Any idea what yours truly is doing in this photo?
a) consulting the dinner menu before the waiter returns to take my order?
b) examining my wife’s manicure set with a view to identifying the nail clipper?
c) reading Crime and Punishment by Fyodor Dostoyevsky?
Yes, you guessed it: I was looking for the nail clipper. Incidentally, if you chose a), you really should try living in the Basque Country for a few years. But what if I had been reading Dostoyevsky’s harrowing tale?
And therein lies the real problem for Kindle lovers and e-book addicts in general: nobody will ever appreciate what magnificent literary tastes we have. Non-Kindle converts will tell us how much they love “the feel and smell of a real book”, how they like to “thumb and turn the pages”, how they need to “touch base with the physical world”. And similar bollocks.
What none of these romantics will admit, of course, is that their main reason – dare I say, their only reason – for not embracing the e-book revolution is that they want others to look at them and think, “Wow! I wish I were reading that book!”; “Dostoyevsky? That guy must be really smart!”; and so on.
Fortunately, thanks to Kindleractive Electronic Cover Technology™, Kindle owners no longer need to feel like second-class readers.
Simply press the Kindleractive button on your Kindle to let your fellow poolside users know what masterpiece you are reading today.
Beware, however, of the deadly Kindleractive Trojan virus which, once installed in your Kindle, will destroy in one fell swoop what little street credibility you might once have enjoyed:
‘Never mind all this Kindleractive nonsense!’ I hear you saying. ‘What’s with all this Dostoyevsky stuff? You’re not going through one of your silly existential crises again, are you?’ Well, no more than usual. No, the point is, a few years ago, I very unwisely decided to buy Fyodor’s masterpiece, The Brothers Karamazov. “The most magnificent novel ever written,” said Sigmund Freud; the book that would “teach you everything you need to know about life,” added Kurt Vonnegut. As it happened, I hated the blasted book and would happily have thrown it out of the window had it not been on my Kindle at the time. Come to think of it, perhaps that’s the real reason why some bookworms still refuse to read e-books?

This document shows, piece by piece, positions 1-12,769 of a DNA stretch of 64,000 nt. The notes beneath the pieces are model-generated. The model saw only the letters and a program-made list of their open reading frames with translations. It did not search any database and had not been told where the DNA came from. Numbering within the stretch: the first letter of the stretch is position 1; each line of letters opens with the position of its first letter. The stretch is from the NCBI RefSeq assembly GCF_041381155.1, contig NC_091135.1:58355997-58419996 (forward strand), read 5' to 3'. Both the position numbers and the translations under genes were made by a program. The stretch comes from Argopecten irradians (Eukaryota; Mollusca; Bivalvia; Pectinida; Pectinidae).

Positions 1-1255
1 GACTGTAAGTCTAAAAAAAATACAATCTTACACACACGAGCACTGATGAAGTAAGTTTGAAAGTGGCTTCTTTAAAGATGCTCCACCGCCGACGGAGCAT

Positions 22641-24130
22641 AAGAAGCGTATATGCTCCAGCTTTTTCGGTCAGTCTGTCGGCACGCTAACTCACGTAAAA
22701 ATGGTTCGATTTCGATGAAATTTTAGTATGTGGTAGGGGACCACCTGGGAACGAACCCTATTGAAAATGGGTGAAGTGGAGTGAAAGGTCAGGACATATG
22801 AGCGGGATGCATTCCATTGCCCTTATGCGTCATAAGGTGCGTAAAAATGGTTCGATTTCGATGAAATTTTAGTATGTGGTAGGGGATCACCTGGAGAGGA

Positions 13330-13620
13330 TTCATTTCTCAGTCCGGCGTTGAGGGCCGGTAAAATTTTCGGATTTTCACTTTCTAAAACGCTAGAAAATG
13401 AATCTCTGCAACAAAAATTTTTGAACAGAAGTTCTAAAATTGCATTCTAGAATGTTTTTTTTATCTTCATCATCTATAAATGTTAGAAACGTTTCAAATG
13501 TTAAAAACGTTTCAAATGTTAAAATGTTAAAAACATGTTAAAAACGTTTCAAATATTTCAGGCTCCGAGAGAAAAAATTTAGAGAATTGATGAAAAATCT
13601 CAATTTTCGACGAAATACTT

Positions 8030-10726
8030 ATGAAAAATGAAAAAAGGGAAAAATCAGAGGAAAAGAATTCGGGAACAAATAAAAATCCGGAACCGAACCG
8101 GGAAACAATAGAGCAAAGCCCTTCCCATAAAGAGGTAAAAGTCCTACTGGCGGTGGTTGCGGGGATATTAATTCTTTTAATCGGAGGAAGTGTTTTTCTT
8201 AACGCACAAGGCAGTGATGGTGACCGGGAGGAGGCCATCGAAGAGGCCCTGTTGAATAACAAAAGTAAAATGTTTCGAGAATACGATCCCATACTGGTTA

That said, I am nothing if not
a glutton for punishment forgiving, so I
decided to give Fyodor one last shot. On this occasion, however, I set my
sights lower and plumped for Crime and Punishment.
“Start with this one. It’s the easiest,” said Amazon Customer. Whether it’s his
easiest, I couldn’t say, but it’s certainly his most entertaining. I’ll keep
Thanks for reading.
After a while they came to a fork in the road. Who left that lying there? Colin wondered. There was no sign of a knife or spoon. Colin was beginning to feel a little peckish. It was way past his dinner time.
‘What’s that noise?’ asked Mal.
‘Just my stomach rumbling. Sorry. Is there anywhere we can grab a bite to eat?’
‘If it’s not sex, it’s food. Is that all you Earthlings ever think about?’
‘No,’ said Colin, lying through his teeth, and somewhat taken aback by the ferocity of Mal’s sudden outburst.
‘Don’t you ever spare a thought for the starving millions, Colin? Well, I’ve got some very bad news for you. Welcome to the Land of the Starving Jillions, sunshine.’
‘ “Jillions”? Is a jillion bigger than a zillion?’
‘Stop trying to change the subject. Now where was I?’
‘We were discussing large numbers.’
‘Down here, there’s no breakfast, no lunch, and no dinner. Got that?’
‘How about afternoon tea?’
‘No afternoon tea, no morning tea and, no, before you ask, no evening tea, either.’
‘But— But what do you live on?!’
‘ “Live on”? “Live on”?! Did you hear that, Louise?’
‘Shall I saw his legs off, Mal?’
‘Maybe later, Louise. Let’s wind him up a bit more first, shall we?’
‘Whatever you say, Mal. Just give me the nod when you’re ready.’
Please, God, wake me up.
‘I know exactly what you’re thinking, Colin.’
‘No you don’t.’ Does he?
‘Yes I do.’
‘You’re thinking, “Please, God, wake me up”.’
‘And now you’re probably calling me a bastard, aren’t you?’
dayrealing, Chapter 42, “The Passenger”